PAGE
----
I was put into ICU overnight at the Virginia Hospital Center. By morning the next day the doctors displayed shock as to how quickly my body bounced back. I attribute it to my mom taking care of my diabetes so well while I was young. Through some sort of miracle, that same evening I was discharged from the hospital.
The Virginia Hospital Center enrolled me in the Arlington Free Clinic’s program to aid in the repair my body needed. With immediate entry into the free clinic, I was given the proper care and medications to successfully bring myself back to a healthy state. After years of unstable health care and endless stress about paying medical bills, it was a relief to finally receive the attention my body needed.
By October, I had been in the Arlington Free Clinic program for a month and was a considerably different person. My health was improving every day and I was taking all the correct medication. That same month I gained full-time employment which included amazing health benefits. By November 1st, I was officially enrolled in one of the best private healthcare programs in the area. After years of struggle, things were finally looking up.
Upon acquiring health insurance, I began to speak with my doctor about getting an insulin pump, which essentially works as an artificial pancreas. Instead of needing to check my blood sugar levels and give shots manually as needed, the pump regulates and maintains correct levels on a constant basis. My doctor explained that the insulin pump would only work for me if my health was in a continuous state of improvement and if I learned how to properly calculate and apply the fundamentals of my specific dietary needs. In addition, I had to attend classes led by the Diabetes Self-Management Program offered through the Virginia Hospital Center that would help prepare me.
I had my first class with Amy Wyatt and Dee Brown, educators in the program, in March of 2011. Immediately I started benefiting from the classes and their unique approach to coaching those suffering from both types of diabetes. I grew to trust the individuals and the program while they helped me gain all the knowledge I needed to start a new part of my life—one where I could work with my diabetes via the insulin pump instead of fighting against it day after day.
In May 2011, I was hooked up to the insulin pump for the first time. Throughout the first month I gradually adjusted to life with an artificial pancreas. When June rolled around I was using the pump as it was fully intended, bringing my health back to what it was when I was a young child. I had never felt better and I realized for the first time how sick I had truly been for the past six years of my life.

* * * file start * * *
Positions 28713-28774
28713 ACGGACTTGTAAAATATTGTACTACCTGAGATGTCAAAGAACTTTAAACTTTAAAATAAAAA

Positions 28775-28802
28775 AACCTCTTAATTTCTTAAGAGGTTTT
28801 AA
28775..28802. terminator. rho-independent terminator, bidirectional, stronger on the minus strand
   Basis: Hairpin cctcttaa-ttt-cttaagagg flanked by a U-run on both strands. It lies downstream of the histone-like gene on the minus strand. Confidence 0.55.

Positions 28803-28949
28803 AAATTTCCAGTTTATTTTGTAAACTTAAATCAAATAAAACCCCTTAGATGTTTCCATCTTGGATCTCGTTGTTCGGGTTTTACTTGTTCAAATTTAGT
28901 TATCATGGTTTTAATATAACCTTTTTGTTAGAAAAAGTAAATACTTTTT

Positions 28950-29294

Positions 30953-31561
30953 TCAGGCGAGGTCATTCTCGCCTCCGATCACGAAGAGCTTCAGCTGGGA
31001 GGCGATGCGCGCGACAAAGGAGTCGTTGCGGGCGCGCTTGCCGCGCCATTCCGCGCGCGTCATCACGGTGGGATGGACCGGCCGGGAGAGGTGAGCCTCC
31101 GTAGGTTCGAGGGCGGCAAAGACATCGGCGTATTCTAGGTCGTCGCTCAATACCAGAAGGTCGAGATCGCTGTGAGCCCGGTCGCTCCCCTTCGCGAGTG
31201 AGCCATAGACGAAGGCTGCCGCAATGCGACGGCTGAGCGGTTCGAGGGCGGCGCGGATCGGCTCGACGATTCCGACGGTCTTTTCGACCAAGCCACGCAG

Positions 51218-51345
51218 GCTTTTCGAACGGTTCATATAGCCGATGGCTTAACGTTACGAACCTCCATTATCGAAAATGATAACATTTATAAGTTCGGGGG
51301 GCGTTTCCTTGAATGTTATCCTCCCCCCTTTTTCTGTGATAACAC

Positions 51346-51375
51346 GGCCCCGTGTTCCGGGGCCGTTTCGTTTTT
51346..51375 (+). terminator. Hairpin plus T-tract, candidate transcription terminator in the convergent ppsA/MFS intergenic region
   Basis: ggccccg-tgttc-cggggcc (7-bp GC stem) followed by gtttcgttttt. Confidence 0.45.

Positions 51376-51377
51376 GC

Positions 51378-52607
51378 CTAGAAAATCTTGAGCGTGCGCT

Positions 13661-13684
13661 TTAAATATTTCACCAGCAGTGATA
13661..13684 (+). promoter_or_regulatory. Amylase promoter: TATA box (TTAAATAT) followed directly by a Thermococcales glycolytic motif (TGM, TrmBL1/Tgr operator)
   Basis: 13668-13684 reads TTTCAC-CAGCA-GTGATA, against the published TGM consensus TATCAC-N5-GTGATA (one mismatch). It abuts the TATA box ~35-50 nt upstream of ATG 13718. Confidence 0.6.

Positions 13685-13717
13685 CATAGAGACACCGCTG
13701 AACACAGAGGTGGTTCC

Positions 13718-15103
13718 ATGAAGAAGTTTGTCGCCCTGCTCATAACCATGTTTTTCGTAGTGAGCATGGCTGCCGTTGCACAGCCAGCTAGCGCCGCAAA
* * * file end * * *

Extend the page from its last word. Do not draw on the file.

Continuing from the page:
My amazing recovery and rejuvenating health is directly attributed to the personal dedication of those at the Virginia Hospital Center, Arlington Free Clinic, and especially Amy Wyatt and Dee Brown at the Diabetes Self-Management Program. I can only be thankful that the new health care regulations will make health care more attainable for diabetics, and hopeful that continued help from medical institutions like the Diabetes Self-Management Program will improve the lives of diabetics so no one has to experience the stress and deterioration of their body like I did.
It is thanks to the groups and individuals that treated me, educated me and provided me with healthcare that I am in the best health I’ve been in for years. They gave me my life back. So now, every time I look at my silver bracelet that says “Elizabeth Kalmus. Type I Diabetic” I think of all those who gave me a way to live with my diagnosis, and live it without struggle.
If you would like more information about Elizabeth’s story, including how to get in touch with people at the Hospital Center and Free Clinic, she can be reached at elizabeth.kalmus at gmail dot com.
Thanks Elizabeth! So glad you’re doing better now and that you are helping to spread the word.